http://www.cpuid.com/index.php
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a b V Motherboard
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March 9, 2010 8:02:49 PM

Usually, the video card can withstand a higher temperature than the CPU -- it's not uncommon for them to be at 70-80C and running smoothly. PSUs are the same way -- usually they can also stand more heat than the CPU ... but the more power they're providing, the more heat they generate, so it's not always easy to guess the PSU temperature from the overall system temps.

Another way that the PSU can overheat independently of any other components is if its intake fan is broken, or if it's full of dust. So check that out also.

One other possibility that you were SORT OF on to when you worried about GPU temperature ... when you're running GTA as opposed to Prime95, I don't think it's as likely that the GPU itself is actually overheating, but it could be generating enough heat to make the whole system hotter and the CPU shuts down. The AMD Phenom II x4 series all give a max safe temperature of 62C, and 57C is pretty close to that. So it's certainly conceivable the extra heat from the GPU is enough to push it over the limit.

In any case, I would definitely investigate all kinds of heat issues first, as 57C is on the high side, and if nothing improves, test the voltages on your PSU to make sure it's not about to conk out on you.
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March 9, 2010 10:49:50 PM

I get this while running a prime95 heat test: http://img.photobucket.com/albums/v98/Arokh/temps.jpg

How would I be able to monitor hwmonitor while running a fullscreen app?

I'm guessing the idea of a high case temp is probably right - I removed the intake fan on the side of my PC in order to fit the monster cooler master hyper 212+ inside, and haven't re-mounted it on the outside of the case yet. If it matters, this is the case in question: http://www.newegg.com/Product/Product.aspx?Item=N82E168...

This was my first experience installing my own CPU and HSF, so I'm afraid I may have applied the thermal paste incorrectly / incorrect fan installation. I put a BB size drop of AS5 in the center of the CPU and simply lowered the HSF onto it evenly - should I have manually spread it? Also, is the fan on the HS supposed to be on the side of the HS closest to the case exhaust fan or the opposite side (not sure if it's intake or not)? This is probably 15 hours into the 200 hour break in period of AS5, by the way.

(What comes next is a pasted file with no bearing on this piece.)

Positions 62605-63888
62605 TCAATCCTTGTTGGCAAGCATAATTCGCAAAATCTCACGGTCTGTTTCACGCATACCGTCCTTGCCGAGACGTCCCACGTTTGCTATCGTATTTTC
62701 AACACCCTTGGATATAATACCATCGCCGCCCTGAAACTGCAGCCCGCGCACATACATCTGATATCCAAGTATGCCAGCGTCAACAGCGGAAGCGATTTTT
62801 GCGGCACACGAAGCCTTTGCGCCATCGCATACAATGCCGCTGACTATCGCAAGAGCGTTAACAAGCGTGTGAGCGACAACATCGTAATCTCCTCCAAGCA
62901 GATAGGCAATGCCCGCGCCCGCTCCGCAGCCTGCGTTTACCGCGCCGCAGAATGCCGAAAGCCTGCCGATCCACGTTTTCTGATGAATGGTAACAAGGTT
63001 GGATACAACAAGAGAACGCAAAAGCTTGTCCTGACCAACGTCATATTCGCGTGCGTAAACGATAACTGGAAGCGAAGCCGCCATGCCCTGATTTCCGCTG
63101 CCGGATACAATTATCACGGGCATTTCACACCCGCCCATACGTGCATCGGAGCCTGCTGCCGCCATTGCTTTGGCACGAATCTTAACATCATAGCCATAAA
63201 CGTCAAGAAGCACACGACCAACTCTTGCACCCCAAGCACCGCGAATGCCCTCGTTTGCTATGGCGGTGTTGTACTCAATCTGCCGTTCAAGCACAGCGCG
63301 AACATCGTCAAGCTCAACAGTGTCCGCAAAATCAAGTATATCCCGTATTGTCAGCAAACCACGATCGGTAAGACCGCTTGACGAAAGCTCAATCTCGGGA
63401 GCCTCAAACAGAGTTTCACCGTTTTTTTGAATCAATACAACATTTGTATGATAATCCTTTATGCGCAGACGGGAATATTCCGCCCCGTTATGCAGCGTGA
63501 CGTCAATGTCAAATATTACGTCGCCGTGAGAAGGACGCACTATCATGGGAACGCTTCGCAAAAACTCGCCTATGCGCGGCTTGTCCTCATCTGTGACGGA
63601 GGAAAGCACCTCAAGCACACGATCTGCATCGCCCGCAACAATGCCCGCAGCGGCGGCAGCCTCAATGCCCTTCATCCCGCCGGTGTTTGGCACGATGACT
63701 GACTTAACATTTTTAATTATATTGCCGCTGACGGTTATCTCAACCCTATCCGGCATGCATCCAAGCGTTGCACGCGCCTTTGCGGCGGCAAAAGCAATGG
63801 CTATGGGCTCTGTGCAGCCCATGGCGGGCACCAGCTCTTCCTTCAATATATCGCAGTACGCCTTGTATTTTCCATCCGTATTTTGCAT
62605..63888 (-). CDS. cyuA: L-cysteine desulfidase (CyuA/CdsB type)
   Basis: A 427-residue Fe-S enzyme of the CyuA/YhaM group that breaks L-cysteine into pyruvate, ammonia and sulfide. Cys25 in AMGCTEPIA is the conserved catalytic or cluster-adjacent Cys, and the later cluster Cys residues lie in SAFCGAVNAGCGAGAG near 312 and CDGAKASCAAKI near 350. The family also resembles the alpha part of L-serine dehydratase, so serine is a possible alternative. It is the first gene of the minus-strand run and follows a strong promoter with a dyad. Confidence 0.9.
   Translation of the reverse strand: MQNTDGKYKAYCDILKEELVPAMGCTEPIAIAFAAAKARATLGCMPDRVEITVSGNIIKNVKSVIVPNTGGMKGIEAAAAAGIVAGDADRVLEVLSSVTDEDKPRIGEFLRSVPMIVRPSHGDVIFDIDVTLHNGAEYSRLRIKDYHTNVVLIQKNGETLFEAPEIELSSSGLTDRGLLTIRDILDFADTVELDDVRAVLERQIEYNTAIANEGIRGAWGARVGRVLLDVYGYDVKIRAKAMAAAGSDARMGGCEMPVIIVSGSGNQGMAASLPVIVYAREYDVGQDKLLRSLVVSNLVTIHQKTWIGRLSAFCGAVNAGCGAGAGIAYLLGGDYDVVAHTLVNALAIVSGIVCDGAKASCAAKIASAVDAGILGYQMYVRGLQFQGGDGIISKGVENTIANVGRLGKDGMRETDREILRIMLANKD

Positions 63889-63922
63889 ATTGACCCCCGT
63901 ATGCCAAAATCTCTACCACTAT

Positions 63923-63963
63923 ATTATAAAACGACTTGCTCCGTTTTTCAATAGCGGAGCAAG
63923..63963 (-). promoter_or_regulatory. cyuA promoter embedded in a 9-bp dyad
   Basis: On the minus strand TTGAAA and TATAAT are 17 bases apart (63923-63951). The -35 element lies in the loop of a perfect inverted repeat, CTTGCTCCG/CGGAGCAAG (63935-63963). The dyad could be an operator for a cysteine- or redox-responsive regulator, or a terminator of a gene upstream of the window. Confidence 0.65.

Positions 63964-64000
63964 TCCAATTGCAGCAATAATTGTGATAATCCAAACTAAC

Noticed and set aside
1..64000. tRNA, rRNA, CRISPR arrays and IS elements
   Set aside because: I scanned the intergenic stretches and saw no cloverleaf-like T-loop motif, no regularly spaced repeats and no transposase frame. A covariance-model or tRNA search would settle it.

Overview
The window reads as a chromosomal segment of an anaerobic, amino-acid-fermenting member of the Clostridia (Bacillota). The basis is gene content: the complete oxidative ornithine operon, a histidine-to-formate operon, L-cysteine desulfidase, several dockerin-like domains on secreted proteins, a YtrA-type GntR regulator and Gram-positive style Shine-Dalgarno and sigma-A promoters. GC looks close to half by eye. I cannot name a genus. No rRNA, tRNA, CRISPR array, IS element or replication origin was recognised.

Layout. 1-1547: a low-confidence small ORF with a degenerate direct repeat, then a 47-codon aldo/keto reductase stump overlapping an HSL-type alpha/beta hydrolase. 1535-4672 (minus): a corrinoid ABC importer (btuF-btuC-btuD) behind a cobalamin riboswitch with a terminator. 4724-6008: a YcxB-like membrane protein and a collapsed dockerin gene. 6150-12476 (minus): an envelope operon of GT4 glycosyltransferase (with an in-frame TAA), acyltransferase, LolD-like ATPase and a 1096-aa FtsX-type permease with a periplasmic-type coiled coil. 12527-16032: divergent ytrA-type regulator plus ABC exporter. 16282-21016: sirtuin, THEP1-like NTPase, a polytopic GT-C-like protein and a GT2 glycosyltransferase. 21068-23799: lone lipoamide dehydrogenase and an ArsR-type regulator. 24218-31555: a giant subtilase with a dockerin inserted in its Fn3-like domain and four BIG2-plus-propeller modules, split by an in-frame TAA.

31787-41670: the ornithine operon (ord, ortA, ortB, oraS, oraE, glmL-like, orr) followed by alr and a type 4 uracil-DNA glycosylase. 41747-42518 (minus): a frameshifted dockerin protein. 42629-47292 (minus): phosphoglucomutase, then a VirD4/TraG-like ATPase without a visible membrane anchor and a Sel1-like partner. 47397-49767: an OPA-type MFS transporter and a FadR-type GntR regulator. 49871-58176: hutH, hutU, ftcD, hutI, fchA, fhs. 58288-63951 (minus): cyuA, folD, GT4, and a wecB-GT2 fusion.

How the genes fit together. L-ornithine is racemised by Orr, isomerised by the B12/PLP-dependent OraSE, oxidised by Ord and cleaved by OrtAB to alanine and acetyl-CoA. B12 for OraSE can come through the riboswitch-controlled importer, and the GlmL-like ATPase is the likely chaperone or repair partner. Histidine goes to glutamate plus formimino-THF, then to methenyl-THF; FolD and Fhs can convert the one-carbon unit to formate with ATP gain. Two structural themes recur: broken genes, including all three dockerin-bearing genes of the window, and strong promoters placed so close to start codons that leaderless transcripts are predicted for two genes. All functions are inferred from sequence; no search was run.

Finally, is there any definitive thing I could do to determine if it's the CPU overheating or the PSU failing that is making my system shut down?

Thanks for your time again!
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a b à CPUs
March 10, 2010 8:10:35 PM

All of those temps look fine, if that's under load. I think you're looking at a power supply problem.

And the amount of paste you applied to your cpu was perfect. No need to manually spread it.
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March 11, 2010 2:43:27 AM

Alright, tried to run Crysis and got a tid bit into the first level when the system powered off. This time I suspected that it was the power supply since previously, after leaving the system for two hours and it not powering on, I unplugged & replugged it in, and it powered on. I did the same this time, only leaving it for five minutes before unplugging it for a minute and then replugging, and the system came back on. So apparently the time interval does not really matter, all that matters is that I unplug the system and plug it back in.

This seems extremely indicative of some problem with the PSU. I'll be purchasing a new one shortly, so any recommendations? I've heard good things about Corsair (TX I think?) but any other recommendations are welcome. Probably won't be running any cards in crossfire anytime soon, since my next video card upgrade will be a 5850.
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March 11, 2010 11:47:57 PM

Best answer selected by Sytrus.
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February 23, 2012 12:46:18 AM

This topic has been closed by Mousemonkey